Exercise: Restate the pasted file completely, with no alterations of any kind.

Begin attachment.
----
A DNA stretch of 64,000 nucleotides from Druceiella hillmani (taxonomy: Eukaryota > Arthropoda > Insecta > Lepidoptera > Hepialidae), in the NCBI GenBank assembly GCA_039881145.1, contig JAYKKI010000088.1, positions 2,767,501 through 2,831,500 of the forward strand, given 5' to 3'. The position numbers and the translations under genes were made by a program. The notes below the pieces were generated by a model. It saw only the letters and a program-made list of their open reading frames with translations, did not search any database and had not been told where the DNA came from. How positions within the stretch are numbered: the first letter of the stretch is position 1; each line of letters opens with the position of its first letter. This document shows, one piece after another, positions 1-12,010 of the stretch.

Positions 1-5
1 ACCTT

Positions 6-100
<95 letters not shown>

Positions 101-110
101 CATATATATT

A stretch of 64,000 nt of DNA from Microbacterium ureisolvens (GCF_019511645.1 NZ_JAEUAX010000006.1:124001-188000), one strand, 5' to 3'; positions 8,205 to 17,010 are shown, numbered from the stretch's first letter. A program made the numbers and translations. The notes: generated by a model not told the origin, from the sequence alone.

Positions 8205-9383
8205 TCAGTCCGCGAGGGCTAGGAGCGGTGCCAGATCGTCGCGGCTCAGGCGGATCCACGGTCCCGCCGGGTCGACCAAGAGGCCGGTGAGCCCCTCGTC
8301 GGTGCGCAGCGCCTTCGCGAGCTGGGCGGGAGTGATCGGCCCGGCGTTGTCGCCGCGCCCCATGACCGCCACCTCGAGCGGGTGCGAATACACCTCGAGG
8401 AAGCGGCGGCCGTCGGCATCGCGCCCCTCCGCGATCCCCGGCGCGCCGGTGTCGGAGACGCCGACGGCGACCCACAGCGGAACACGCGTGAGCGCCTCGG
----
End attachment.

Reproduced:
A DNA stretch of 64,000 nucleotides from Druceiella hillmani (taxonomy: Eukaryota > Arthropoda > Insecta > Lepidoptera > Hepialidae), in the NCBI GenBank assembly GCA_039881145.1, contig JAYKKI010000088.1, positions 2,767,501 through 2,831,500 of the forward strand, given 5' to 3'. The position numbers and the translations under genes were made by a program. The notes below the pieces were generated by a model. It saw only the letters and a program-made list of their open reading frames with translations, did not search any database and had not been told where the DNA came from. How positions within the stretch are numbered: the first letter of the stretch is position 1; each line of letters opens with the position of its first letter. This document shows, one piece after another, positions 1-12,010 of the stretch.

Positions 1-5
1 ACCTT

Positions 6-100
<95 letters not shown>

Positions 101-110
101 CATATATATT

A stretch of 64,000 nt of DNA from Microbacterium ureisolvens (GCF_019511645.1 NZ_JAEUAX010000006.1:124001-188000), one strand, 5' to 3'; positions 8,205 to 17,010 are shown, numbered from the stretch's first letter. A program made the numbers and translations. The notes: generated by a model not told the origin, from the sequence alone.

Positions 8205-9383
8205 TCAGTCCGCGAGGGCTAGGAGCGGTGCCAGATCGTCGCGGCTCAGGCGGATCCACGGTCCCGCCGGGTCGACCAAGAGGCCGGTGAGCCCCTCGTC
8301 GGTGCGCAGCGCCTTCGCGAGCTGGGCGGGAGTGATCGGCCCGGCGTTGTCGCCGCGCCCCATGACCGCCACCTCGAGCGGGTGCGAATACACCTCGAGG
8401 AAGCGGCGGCCGTCGGCATCGCGCCCCTCCGCGATCCCCGGCGCGCCGGTGTCGGAGACGCCGACGGCGACCCACAGCGGAACACGCGTGAGCGCCTCGG